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AWS improves Lambda serverless platform for developers

Several touches to AWS Lambda aim to soothe developers' concerns over the serverless computing platform, including the ability to use their choice of tools.

LAS VEGAS -- A slew of updates to the AWS Lambda serverless computing platform make it easier for developers to build and deploy applications.

At the AWS re:Invent 2018 conference here this week, AWS added touches to satisfy even the most finicky programmers' reservations about Lambda and serverless computing. These include the ability to launch a new open source project; provide a serverless approach to rapidly deploy and secure application functions in a multi-tenant environment; and use preferred integrated development environments (IDEs), programming languages and programming models for Lambda serverless development.

Firecracker implements a VM manager, based on KVM, to enable developers to launch secure micro-VMs in under a second for serverless computing, said Holly Mesrobian, director of engineering for AWS Lambda at Amazon.

Firecracker also improves control, efficiency and security during implementations of new app development architectures, such as serverless computing, said Charlotte Dunlap, an analyst with GlobalData in San Francisco.

AWS open sourced the technology, a move that could foster strong community contribution and use from other companies, including competitors, said Rhett Dillingham, an analyst at Moor Insights & Strategy in Austin, Texas. AWS has been criticized for its spotty relationship with the open source community.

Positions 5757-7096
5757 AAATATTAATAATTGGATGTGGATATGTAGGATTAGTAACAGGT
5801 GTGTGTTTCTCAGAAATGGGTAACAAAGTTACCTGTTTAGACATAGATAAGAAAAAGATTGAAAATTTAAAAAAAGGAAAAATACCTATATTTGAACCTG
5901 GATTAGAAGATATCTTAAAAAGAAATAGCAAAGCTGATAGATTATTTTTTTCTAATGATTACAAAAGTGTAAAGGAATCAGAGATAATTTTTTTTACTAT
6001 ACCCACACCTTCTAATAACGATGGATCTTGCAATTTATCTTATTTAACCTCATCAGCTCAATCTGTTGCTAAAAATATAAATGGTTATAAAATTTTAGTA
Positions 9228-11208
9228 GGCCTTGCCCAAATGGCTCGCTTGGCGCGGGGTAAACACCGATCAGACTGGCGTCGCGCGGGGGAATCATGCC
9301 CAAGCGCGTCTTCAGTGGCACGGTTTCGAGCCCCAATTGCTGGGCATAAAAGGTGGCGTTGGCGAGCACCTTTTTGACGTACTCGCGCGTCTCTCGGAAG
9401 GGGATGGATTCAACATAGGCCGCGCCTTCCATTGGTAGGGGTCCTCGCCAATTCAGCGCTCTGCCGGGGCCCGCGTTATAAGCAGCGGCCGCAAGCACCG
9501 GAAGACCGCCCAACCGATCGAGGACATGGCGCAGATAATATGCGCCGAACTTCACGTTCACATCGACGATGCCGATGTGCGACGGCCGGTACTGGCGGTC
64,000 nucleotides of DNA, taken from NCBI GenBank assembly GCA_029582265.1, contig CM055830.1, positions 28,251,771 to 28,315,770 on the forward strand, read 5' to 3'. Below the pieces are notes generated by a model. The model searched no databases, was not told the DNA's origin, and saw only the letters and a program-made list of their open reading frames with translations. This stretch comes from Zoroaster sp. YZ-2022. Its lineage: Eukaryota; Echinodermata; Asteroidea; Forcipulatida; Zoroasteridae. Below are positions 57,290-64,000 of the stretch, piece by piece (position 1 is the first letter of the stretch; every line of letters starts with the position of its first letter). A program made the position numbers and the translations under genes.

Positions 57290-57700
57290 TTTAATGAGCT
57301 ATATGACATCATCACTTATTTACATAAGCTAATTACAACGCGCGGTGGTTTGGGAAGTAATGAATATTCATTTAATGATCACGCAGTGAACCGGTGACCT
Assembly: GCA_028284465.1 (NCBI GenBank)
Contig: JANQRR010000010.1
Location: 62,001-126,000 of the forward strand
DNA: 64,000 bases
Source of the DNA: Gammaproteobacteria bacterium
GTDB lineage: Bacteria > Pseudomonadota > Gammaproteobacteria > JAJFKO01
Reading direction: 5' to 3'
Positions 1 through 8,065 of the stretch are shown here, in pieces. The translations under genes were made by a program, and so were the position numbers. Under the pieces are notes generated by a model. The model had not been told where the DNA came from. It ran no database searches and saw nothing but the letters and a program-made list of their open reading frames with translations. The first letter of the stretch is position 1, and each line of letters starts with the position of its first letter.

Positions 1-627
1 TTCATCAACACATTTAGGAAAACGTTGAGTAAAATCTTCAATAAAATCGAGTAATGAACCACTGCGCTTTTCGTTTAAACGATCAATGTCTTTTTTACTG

The push to open source part of its serverless framework is a strategic step to own the standard for a key piece of cloud infrastructure, said Holger Mueller, an analyst at Constellation Research in San Francisco.

"AWS is playing catch-up to Google here, which has positioned Kubernetes as a standard and is working for the same with Istio," he said. "However, AWS has a chance to create the serverless standard with Firecracker, given the volume, popularity and stability of its Lambda service."

Meanwhile, AWS added support for some of developers' most popular tools, so they can build Lambda serverless apps in the language of their choice.

Werner Vogels, CTO, Amazon
Werner Vogels, CTO, Amazon

Last year, AWS delivered the Cloud9 IDE, which it emphasized as ideal for serverless development. Here at re:Invent 2018, the company previewed toolkits to support JetBrains' PyCharm and IntelliJ Python and Java IDEs, respectively, as well as the Microsoft Visual Studio Code lightweight code editor. AWS also introduced the Lambda Runtime API, an interface to use any programming language or language version to develop serverless applications. In his keynote, Werner Vogels, CTO at Amazon, also unveiled runtimes for C++, Rust and Ruby, and partnerships to provide runtimes for Erlang, Elixir, COBOL, Node.js and PHP.

AWS has a chance to create the serverless standard with Firecracker, given the volume, popularity and stability of its Lambda service.
Holger Muelleranalyst, Constellation Research

The addition of the Runtime API enables developers to build custom runtimes that can support any programming language, not just those that AWS supports out of the box, said Johnny Boursiquot, a Baltimore-based cloud engineer and Go language trainer.

"The announced support for the Ruby programming language, for example, does just that," he said. "The net effect is that developers don't have to wait for AWS to add support for their favorite programming languages anymore and can simply deploy custom runtimes that do."

AWS also addressed other issues raised by developers, such as managing code shared across multiple Lambda functions and WebSocket support on the Amazon API Gateway.

The new Lambda Layers feature lets developers centrally manage code and data that is shared across multiple functions. And the WebSocket support lets clients maintain long-lived connections with servers to exchange messages, Boursiquot said.

"Previously, the client would have had to repeatedly poll the server to check for updates, which is very inefficient, especially for real-time use cases, such as chat apps," he said.

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